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Performance Analysis: Final Fantasy 15

A phenomenal optimisation effort from Square-Enix, but additional polish is required on PS4 and Pro.

For a while there, Final Fantasy 15 performance was looking a touch dodgy. Seemingly prioritising visual accomplishments over a stable frame-rate, each of the title's early previews exhibited profound issues - and even the more recent Platinum demo, which introduced dynamic resolution scaling, still disappointed. The good news is that the release code's finishing touches include the required raft of optimisations required to sustain 30fps. The bad news is that a key issue remains unresolved on PlayStation 4 hardware - one that Square-Enix really needs to address.

We're referring to incorrect frame-pacing. At the risk of turning this into a lecture, there's a reason why visually complex games lock to 30fps instead of matching your typical display's standard 60Hz - developers have twice the amount of render time available, and by presenting a new frame on every other refresh, you still get a smooth, consistent experience. Bad console frame-pacing typically sees developers put the required 30fps cap in place, but do not update the new frame on every other display update.

The end result is that you get a jittery presentation that actually looks like a lower frame-rate presentation. Frames should arrive paced at clean 33ms intervals, but instead they persist for 16ms, 33ms or even 50ms. In a third person title like Final Fantasy 15, which has a lot of sweeping camera movement, the perceived judder is difficult to ignore. However, here's the thing - Xbox One is completely unaffected, and there is a mode unique to the PS4 Pro version that also seems to mostly address the problem.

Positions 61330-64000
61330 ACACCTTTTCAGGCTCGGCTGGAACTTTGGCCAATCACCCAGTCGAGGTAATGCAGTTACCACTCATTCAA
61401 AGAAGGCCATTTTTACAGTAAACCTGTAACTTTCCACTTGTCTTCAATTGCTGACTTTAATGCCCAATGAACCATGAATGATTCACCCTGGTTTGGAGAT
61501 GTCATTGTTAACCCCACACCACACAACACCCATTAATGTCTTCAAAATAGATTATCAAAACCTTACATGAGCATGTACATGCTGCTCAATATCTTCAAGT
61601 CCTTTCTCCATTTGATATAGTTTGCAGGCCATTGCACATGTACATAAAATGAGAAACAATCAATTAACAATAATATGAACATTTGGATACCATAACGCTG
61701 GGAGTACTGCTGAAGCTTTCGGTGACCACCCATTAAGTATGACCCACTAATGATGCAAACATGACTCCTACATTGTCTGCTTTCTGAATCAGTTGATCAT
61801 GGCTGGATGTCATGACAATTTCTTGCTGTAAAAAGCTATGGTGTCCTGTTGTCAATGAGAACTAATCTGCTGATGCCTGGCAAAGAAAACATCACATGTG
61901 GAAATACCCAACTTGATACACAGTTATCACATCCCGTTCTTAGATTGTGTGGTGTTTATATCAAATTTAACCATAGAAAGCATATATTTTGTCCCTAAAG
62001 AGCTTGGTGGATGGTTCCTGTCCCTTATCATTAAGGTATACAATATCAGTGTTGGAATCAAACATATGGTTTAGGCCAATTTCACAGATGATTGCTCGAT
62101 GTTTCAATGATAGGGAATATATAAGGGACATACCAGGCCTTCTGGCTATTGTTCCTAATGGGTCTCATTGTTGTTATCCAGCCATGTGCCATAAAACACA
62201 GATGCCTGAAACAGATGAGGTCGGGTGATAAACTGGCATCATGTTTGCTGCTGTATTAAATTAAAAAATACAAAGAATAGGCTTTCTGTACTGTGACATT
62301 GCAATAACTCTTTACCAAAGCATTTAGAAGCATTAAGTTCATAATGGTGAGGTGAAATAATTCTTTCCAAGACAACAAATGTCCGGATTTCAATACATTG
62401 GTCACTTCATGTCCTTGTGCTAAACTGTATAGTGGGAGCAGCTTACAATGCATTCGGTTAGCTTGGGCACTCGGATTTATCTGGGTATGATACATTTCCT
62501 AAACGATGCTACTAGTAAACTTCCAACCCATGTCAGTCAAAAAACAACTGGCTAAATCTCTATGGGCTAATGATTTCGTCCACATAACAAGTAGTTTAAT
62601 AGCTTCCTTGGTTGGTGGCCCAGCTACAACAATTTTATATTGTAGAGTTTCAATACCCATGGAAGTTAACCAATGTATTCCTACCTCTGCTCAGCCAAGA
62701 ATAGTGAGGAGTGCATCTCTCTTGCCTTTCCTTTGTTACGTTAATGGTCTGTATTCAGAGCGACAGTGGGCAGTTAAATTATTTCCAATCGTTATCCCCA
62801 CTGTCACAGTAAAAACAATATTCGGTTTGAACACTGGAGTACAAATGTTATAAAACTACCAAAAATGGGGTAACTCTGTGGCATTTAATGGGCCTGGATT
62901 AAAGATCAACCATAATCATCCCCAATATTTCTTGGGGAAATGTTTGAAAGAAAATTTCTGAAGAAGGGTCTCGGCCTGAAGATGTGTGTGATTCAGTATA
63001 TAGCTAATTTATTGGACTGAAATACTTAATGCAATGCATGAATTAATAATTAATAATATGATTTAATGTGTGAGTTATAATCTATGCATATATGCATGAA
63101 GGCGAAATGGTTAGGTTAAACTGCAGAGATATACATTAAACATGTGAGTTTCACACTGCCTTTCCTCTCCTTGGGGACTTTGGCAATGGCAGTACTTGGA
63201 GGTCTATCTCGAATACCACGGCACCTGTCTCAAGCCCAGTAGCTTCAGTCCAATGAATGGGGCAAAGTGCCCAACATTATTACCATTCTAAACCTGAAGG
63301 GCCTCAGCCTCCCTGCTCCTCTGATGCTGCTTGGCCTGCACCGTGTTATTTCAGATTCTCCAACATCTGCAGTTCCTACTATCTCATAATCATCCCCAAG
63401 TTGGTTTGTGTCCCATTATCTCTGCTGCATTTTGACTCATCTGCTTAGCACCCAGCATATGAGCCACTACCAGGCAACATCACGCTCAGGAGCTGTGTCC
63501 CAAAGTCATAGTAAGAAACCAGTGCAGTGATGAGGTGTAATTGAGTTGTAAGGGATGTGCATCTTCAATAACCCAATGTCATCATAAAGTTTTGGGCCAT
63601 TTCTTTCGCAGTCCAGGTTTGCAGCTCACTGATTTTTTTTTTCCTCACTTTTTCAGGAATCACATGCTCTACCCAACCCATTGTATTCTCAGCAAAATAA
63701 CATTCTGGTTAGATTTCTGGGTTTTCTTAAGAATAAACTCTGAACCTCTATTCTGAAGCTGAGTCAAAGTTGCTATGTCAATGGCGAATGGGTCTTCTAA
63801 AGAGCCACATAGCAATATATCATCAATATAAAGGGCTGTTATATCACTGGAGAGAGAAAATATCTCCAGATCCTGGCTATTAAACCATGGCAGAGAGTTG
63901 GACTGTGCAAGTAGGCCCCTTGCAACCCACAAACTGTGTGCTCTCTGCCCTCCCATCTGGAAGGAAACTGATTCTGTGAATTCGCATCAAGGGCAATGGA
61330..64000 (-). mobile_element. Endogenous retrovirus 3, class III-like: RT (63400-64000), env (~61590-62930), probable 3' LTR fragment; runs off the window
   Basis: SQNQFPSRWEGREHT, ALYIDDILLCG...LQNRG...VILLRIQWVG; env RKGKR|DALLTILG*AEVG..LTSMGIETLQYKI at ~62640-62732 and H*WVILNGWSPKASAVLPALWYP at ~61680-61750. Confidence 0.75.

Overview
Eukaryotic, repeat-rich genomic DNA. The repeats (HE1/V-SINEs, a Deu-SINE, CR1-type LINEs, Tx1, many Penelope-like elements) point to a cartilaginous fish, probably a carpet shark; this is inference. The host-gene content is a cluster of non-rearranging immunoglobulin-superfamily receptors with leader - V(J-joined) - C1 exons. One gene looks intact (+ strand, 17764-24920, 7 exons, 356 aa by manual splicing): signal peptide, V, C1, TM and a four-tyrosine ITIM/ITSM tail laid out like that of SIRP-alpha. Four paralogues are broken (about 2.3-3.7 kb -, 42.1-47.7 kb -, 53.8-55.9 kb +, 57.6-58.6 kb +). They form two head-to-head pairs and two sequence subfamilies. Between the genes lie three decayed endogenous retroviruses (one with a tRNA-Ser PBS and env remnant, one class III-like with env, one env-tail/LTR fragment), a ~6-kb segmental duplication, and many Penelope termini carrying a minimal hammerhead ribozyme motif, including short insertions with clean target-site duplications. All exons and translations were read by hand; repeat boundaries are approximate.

PlayStation 4 and the dual PS4 Pro modes examined in depth here. To cut a lot story short - the best way to avoid frame-pacing issues on PS4 is to play the lite mode on Pro.

Let's discuss the Microsoft console version first. There's a dynamic resolution scaling solution in place that gives the title a softer look than its siblings, and in effects-heavy scenes, there are also performance dips you won't see on PlayStation hardware. Square-Enix has realised that this may be an issue, so it has implemented a semi-adaptive v-sync. If a frame is just a few milliseconds late for the next display refresh, the framebuffer flips a little later, resulting in a tear that is only ever seen at the top of the screen. But otherwise, frame-times are an absolutely rock-solid 33ms - a new frame is presented on every other display refresh. It's 30fps the way it's meant to be seen and it feels smooth and consistent.

PlayStation 4 Pro's 'lite' display mode almost on par with the consistency of the Xbox One presentation. The lite mode runs the base PS4 visual feature set at 1080p30 and features a rock-solid performance profile. Stutter in the form of incorrect frame-pacing is very rare during gameplay and is only really noticeable in the title's engine-driven cut-scenes. But switching to the higher resolution mode with its 1800p checkerboarding, improved texture filtering and shadows sees inconsistent frame delivery strike back with a vengeance. We've actually opted to play the game on lite mode instead - trading the resolution and improved image quality for a smoother experience. The good news is that HDR support - which is phenomenal in this title, by the way - works across all modes.